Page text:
The framed picture of downtown Buffalo under evening snow clouds shook, then rattled, then gently settled back onto its pins, leaving no trace of its sudden, personal earthquake. Nothing fell from a shelf, which still surprises me three nights later. Not even my dog was startled enough to trot downstairs, although I think that's because of the noisy air conditioner in our bedroom where he'd dozed off Friday night.
By the time the commercials had ended before overtime of Game 6, it was just me and my TV. The dog, the wife, the kids and all the people I sit near at Sabres games were asleep.
The emotional side of me was prepared for defeat, in this case a Rangers goal, because that's what always happens. I mean not really, that's just how it seems. Last year I built my playoff pool team around the Lightning and while I got a few weeks of fun out of it, ultimately they fell one game short of what I needed and a loss is a loss. I've probably won a couple before but I don't know. For some reason the losing is much, much more memorable.
I need to skip ahead so that you don't think you're reading some clumsy Dashiell Hammett attempt. Before the playoffs, I picked New Jersey to win the East and loaded my pool team with Devils. And I've been (loudly) picking the Rangers to come up short all season long. And that's it. When Adam Henrique ended it I literally jumped off my couch so high that my head bumped the ceiling. Undaunted, I jumped at least five more times, moving toward the television, muting my repeated screams of "YES!" so as not to wake the uninterested.
I'm happy to have been right, but I'm somewhat ashamed of my attachment to it all.
It was before the handshake line that I started pondering my reaction to a game between two teams I've really never cared about. Holy cow that's weird, I thought. My friends probably would get it, but if my listeners ever knew that I cheered like that for another team, what would they think? I can't remember too many times I reacted to a Sabres win that way. It's probably less than five.
But it's true. And every time the last three days that I've thought about the playoffs -- which I've been doing numerous times a day every day since Game 1 of Round 1, all the while hoping the Devils would at least make the finals -- I felt relief. I had no game coming up to worry about. These were strong feelings. You know, for sports.
So what's it all about?
When we root for the teams we root for, what is it that we're backing? It can be anything, but the most interesting comparison is between your personal stake (like mine with New Jersey) and your hometown team. Rooting for the Sabres is rooting for the people of Buffalo. It's me rooting for you and, like it or not, vice versa.
I've got nothing against that. I want people here to feel good, and I want the community to share in exultation, and I want whatever minimal economic bump there is when a team wins, and so on and so forth. I just want to know what's really at the core of it. Do we really all like each other this much?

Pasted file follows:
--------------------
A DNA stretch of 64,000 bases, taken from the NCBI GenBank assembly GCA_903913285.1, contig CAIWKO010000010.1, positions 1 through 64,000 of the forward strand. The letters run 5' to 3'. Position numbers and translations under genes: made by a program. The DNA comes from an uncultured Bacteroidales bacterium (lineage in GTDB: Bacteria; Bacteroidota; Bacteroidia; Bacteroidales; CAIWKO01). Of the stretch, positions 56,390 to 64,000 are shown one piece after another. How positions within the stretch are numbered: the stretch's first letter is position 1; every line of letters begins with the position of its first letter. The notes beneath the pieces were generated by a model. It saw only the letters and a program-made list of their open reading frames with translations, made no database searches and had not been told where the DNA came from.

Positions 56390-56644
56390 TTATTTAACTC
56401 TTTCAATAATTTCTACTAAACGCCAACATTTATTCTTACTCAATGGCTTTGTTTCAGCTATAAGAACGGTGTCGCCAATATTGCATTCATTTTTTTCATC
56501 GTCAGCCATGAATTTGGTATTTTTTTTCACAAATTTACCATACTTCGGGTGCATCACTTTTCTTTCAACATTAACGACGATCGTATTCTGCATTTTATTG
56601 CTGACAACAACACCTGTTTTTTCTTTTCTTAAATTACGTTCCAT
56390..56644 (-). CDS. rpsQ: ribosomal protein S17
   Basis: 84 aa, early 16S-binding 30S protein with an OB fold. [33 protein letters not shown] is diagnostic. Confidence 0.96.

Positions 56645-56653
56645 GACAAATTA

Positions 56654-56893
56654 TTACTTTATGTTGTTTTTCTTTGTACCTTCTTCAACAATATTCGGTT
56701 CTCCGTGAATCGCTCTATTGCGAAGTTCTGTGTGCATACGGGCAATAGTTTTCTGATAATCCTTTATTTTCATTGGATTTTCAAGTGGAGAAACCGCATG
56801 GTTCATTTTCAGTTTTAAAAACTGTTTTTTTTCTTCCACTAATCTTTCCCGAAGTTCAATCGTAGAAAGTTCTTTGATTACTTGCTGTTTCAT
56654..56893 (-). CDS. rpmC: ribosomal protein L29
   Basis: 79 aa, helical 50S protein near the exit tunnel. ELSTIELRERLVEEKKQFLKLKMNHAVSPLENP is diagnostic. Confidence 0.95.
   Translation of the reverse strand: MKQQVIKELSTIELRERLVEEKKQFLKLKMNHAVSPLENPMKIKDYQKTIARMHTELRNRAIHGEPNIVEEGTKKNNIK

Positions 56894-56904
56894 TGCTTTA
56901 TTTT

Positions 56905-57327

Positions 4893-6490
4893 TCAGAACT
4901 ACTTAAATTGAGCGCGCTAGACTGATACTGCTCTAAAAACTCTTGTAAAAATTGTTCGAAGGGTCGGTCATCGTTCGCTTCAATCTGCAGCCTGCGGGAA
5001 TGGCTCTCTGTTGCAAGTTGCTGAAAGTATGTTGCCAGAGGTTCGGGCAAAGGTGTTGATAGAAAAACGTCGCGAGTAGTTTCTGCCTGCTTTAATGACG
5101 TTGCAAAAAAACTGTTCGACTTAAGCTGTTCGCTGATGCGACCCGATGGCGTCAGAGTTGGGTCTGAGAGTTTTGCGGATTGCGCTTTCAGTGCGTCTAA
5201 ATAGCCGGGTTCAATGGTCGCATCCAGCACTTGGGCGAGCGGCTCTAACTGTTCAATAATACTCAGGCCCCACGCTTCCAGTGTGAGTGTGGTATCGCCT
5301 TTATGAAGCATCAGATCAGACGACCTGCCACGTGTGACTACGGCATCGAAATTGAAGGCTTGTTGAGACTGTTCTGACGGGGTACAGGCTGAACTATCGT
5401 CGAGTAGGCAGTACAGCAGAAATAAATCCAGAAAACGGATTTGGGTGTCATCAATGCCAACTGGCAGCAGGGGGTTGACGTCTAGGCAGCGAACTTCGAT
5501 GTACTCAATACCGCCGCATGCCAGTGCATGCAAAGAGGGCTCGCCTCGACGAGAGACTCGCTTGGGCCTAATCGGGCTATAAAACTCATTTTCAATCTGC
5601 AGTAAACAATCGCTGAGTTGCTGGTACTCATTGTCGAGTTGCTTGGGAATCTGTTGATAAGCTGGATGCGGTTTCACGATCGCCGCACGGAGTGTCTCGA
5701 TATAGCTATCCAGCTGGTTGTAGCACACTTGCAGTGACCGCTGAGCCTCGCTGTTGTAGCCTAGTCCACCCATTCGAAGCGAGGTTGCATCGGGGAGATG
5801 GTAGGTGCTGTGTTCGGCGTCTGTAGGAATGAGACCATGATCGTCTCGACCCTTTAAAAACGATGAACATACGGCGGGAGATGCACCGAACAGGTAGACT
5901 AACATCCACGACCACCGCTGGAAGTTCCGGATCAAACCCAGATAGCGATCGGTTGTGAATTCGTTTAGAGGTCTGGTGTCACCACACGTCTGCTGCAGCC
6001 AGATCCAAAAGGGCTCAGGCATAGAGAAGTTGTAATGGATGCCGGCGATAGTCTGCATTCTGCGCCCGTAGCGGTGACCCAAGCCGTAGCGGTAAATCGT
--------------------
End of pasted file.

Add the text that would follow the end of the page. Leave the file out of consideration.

I think much of how we all root for the local teams is that like anything it gives us an easy and harmless card to play in conversation. Talking about the Bills or Sabres is like talking about the weather. It's assumed that both you and they are on the same side. Like how we all presume that when we talk about how nice the sunshine is to a stranger that he or she doesn't want it to be raining. As humans, we want affirmation.
I'd always rather reason it out. The upcoming Olympics will again be a challenge for me. Do you root for Americans you don't know anything about against a nice-guy, hard-luck foreigner that NBC just profiled? I don't. Should I?
All this has nothing to do with riding a winner. It's against my DNA to pick favorites so I often lose. And when I do, it hurts. Again, the emotions are pretty much the same.
I think the detachment half of the equation is natural. As we age we don't harbor the same sugarplum fantasies about our athletes, and our sports. When I was 9 I probably cried when the Bills lost a playoff game to San Diego but part of the reason is that I assumed Joe Ferguson was crying too.
It's not like that now, if it ever was.
I'm still not sure what to do with this realization, that I'm rooting for myself moreso than the collective. Do I want to suppress it? Not all of me does because there isn't much about sports anymore that brings on intense emotion like this did. Do I want to flaunt it? No, because most sports fans don't want to hear it. I'll probably just keep playing it where it lies.
I'll stick up for this maneuver to this extent: Without this attachment, I'm probably only barely watching these playoffs. If the only thing that mattered was the Buffalo Sabres' order of finish, I'd hardly be watching a second of this year's postseason. But to me it isn't, and as it happens my horse is in a duel down the stretch with a chance to win.